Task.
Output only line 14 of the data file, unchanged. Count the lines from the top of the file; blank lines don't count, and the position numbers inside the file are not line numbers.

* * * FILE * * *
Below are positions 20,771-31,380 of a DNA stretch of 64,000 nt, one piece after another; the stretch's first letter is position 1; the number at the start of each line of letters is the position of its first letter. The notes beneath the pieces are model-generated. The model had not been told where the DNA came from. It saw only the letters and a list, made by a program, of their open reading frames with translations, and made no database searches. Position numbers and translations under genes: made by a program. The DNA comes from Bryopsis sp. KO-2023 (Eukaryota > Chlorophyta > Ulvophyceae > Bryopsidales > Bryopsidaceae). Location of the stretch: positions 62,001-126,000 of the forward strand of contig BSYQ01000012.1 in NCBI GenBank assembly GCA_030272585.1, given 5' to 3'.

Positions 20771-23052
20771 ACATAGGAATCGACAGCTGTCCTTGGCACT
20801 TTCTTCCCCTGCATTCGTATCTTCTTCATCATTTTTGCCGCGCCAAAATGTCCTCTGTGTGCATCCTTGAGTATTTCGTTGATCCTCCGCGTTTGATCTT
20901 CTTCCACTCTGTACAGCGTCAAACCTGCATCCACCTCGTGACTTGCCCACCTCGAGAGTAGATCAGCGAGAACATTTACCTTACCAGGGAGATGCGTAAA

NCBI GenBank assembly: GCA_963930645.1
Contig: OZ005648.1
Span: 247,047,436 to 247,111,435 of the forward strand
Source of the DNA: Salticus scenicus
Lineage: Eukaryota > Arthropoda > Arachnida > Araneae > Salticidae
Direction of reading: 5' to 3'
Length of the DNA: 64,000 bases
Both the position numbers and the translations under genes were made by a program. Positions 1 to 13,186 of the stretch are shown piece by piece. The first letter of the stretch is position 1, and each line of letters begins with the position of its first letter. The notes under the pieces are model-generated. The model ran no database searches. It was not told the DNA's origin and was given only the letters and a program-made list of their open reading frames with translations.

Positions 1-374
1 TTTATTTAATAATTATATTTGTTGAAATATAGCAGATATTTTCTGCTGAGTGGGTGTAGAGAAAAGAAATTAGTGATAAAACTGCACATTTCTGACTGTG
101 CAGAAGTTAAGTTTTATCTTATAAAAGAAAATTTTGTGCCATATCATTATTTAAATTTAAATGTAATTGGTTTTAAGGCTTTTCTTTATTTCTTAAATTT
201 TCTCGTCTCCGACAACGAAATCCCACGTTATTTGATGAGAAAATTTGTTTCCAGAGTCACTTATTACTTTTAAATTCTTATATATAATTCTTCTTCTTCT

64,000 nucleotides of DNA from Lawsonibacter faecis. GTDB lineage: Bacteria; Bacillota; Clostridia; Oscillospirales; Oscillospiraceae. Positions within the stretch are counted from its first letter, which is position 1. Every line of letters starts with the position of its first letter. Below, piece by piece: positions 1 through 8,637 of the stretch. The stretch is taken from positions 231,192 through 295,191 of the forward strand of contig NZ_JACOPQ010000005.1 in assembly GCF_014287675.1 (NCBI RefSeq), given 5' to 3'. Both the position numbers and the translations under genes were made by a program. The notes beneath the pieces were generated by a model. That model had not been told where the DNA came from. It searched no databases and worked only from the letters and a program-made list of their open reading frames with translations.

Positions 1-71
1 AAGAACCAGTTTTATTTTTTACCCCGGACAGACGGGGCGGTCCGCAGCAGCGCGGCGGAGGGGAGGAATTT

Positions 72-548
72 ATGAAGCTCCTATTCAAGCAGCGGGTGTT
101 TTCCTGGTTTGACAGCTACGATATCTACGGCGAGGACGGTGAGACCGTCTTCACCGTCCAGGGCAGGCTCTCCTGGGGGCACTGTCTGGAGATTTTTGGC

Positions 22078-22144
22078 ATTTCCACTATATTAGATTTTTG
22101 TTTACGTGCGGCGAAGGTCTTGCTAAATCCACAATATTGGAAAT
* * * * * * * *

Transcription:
Positions 1-374